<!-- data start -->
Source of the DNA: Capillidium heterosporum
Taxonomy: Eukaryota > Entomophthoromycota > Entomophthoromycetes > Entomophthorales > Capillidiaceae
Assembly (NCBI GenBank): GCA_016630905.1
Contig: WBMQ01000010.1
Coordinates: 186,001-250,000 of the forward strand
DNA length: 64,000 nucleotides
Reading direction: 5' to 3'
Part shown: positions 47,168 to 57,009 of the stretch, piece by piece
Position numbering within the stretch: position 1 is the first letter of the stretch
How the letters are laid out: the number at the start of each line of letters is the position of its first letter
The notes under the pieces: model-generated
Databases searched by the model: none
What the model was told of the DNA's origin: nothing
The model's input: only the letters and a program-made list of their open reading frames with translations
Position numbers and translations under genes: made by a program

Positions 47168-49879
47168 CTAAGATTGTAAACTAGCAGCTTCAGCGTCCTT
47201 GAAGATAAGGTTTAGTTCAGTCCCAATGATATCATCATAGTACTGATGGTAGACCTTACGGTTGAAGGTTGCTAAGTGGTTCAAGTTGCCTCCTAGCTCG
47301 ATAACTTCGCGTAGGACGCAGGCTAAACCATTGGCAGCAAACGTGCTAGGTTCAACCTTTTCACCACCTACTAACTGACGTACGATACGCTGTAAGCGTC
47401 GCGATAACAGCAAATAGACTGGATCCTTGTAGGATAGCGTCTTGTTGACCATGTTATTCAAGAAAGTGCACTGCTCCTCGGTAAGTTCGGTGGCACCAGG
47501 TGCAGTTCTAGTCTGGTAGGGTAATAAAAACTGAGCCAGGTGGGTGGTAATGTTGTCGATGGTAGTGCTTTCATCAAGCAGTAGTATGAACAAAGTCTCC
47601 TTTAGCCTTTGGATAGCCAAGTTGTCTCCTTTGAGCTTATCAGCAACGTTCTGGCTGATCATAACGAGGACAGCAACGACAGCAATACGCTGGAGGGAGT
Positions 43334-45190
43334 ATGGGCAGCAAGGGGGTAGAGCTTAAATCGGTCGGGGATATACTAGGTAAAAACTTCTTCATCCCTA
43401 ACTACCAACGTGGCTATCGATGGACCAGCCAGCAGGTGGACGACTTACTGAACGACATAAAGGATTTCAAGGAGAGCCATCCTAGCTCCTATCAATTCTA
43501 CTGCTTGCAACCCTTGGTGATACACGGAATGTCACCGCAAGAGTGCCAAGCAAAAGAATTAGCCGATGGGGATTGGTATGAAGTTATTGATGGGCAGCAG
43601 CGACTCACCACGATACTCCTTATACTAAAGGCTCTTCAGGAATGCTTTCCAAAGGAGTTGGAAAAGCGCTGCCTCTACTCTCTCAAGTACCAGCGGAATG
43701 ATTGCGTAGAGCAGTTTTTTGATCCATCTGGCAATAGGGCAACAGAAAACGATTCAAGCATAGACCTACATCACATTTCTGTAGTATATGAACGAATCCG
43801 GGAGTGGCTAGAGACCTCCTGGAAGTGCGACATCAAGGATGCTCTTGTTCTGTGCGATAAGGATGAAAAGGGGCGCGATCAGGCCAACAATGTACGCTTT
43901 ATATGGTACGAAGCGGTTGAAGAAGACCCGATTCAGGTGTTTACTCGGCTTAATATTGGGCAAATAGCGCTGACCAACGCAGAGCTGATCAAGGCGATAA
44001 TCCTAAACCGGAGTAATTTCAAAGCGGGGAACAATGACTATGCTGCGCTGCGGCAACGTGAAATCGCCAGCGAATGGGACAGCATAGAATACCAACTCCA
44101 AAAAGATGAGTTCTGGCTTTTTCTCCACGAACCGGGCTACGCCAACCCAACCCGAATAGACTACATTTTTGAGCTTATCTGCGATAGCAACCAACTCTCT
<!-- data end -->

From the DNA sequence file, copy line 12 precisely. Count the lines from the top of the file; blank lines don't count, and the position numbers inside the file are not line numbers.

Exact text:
Databases searched by the model: none